The Best Cookies to Freeze and How to Do It

The Best Cookies to Freeze and How to Do It

(Image credit: Emma Christensen)

The ability to freeze cookies and cookie dough is a such a lifesaver when I don't have time to spend the whole day baking. It also means that there isn't a temptation to eat up the entire batch of cookies; the cookie dough is ready-to-go in the freezer for unexpected guests or when I need a comfort food fix; and if I get my act together and freeze a variety of cookies, a cookie plate is at my fingertips.

Here's a guide on which cookies freeze well, which ones don't, and tips on the whole freezing process!

The Cookies You Shouldn't Freeze

While most cookies and cookie doughs freeze beautifully, there are a few that you should shy away from. The basic rule is that cookies with a liquidy batter don't hold up well in the freezer — these are usually thin, delicate cookies like tuiles, florentines and pizzelles. Very cakey "cookies" like madeleines also do not freeze well.

(Image credit: Emma Christensen)

Freezing Cookie Dough

Most other cookies, however, freeze just fine. If given the choice to freeze cookie dough or baked cookies, I would go with cookie dough: they take up less room, aren't delicate, and who can resist the smell and taste of just-baked cookies?

In general, any cookie doughs with a lot of butter or fat freeze well, including:

  • Shortbread
  • Gingerbread
  • Drop cookies, like oatmeal, chocolate chip or peanut butter cookies
  • Icebox cookies (aka slice-and-bake)
  • Sugar cookies

Tips for Freezing Cookie Dough

  • For drop cookies, form dough balls onto a baking sheet as close together as you can but make sure they don't touch. Freeze and transfer to freezer bags.
  • For icebox cookies, wrap the logs tightly in plastic wrap, then place the logs in freezer bags and freeze. Let sit out for a few minutes before slicing the logs.
  • For sugar or rolled-out gingerbread cookies, wrap the piece of dough tightly in plastic wrap and freezer. Better yet, roll out the dough between parchment or wax paper and freeze solid. Wrap tightly in plastic wrap, and let thaw for a few minutes before using cookie cutters.
  • For cookies dipped in powdered sugar, freeze the cookie balls without powdered sugar. When it's time to bake, let the balls defrost while you preheat the oven, then roll them in sugar right before baking.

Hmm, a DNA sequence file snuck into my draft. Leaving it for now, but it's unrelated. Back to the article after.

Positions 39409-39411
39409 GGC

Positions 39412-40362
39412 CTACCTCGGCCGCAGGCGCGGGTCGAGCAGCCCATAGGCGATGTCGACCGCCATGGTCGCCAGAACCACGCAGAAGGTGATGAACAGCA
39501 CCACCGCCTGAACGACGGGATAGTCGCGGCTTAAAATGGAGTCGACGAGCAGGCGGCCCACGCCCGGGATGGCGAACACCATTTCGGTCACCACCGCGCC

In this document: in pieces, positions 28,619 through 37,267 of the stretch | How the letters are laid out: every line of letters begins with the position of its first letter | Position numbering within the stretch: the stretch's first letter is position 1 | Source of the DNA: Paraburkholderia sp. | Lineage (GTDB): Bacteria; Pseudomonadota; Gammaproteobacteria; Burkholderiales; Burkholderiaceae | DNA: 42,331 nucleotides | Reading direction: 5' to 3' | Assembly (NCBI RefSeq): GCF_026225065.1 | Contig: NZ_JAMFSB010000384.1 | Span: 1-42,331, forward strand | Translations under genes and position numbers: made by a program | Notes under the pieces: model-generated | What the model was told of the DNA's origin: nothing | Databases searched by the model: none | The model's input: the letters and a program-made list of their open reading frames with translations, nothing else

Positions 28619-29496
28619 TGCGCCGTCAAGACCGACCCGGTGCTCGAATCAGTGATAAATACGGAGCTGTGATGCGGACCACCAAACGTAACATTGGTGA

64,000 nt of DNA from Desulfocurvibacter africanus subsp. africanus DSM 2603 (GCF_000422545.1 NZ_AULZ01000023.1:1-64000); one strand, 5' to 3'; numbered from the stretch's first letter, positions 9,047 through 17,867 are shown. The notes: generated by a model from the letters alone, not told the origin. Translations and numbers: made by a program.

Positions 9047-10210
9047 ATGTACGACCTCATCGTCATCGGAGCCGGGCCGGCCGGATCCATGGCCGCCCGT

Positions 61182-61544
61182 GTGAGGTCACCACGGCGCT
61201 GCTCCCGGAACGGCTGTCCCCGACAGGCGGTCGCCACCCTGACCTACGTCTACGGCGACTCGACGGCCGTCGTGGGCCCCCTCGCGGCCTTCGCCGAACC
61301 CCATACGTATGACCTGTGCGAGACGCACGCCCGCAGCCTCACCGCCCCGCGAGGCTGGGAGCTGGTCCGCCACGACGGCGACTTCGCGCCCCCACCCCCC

• Keep in mind that while most of these cookies can be baked straight from the freezer, they will probably need a minute or two more of baking time.

Freezing Baked Cookies

There are times when freezing cookie dough isn't an option. You may need to just get that cookie dough baked off ahead of time or find yourself with extra baked cookies — just throw them in the freezer, they'll be fine!

Although most baked cookies freeze with no problems, here are some that hold up especially well:

  • Bar cookies
  • Sugar cookies, plain or decorated with icing or chocolate
  • Drop cookies, like oatmeal, chocolate chip or peanut butter cookies
  • Biscotti

Tips for Freezing Baked Cookies

  • All cookies should be frozen individually after they've cooled completely, meaning they should be placed on a baking sheet, not touching, until frozen solid (they can be frozen like this in layers separated by parchment, wax, or freezer paper).
  • All cookies should be stored in airtight containers (shallow is best so they don't get crushed) or bags.
  • Freeze bar cookies in whole or large slabs, then just thaw and cut when serving.
  • Iced or decorated cookies should be stored in layers, with parchment, wax, or freezer paper between the layers so that the decorations stay intact. If you can, however, freeze the baked cookies and ice them as needed.
  • When thawing baked cookies, take them out of the containers and let sit at room temperature so that condensation doesn't form and make them soggy.
  • You can gently reheat frozen or thawed cookies to mimic that fresh-baked taste and texture: place them in a 275F oven and check on them after 10 to 15 minutes.
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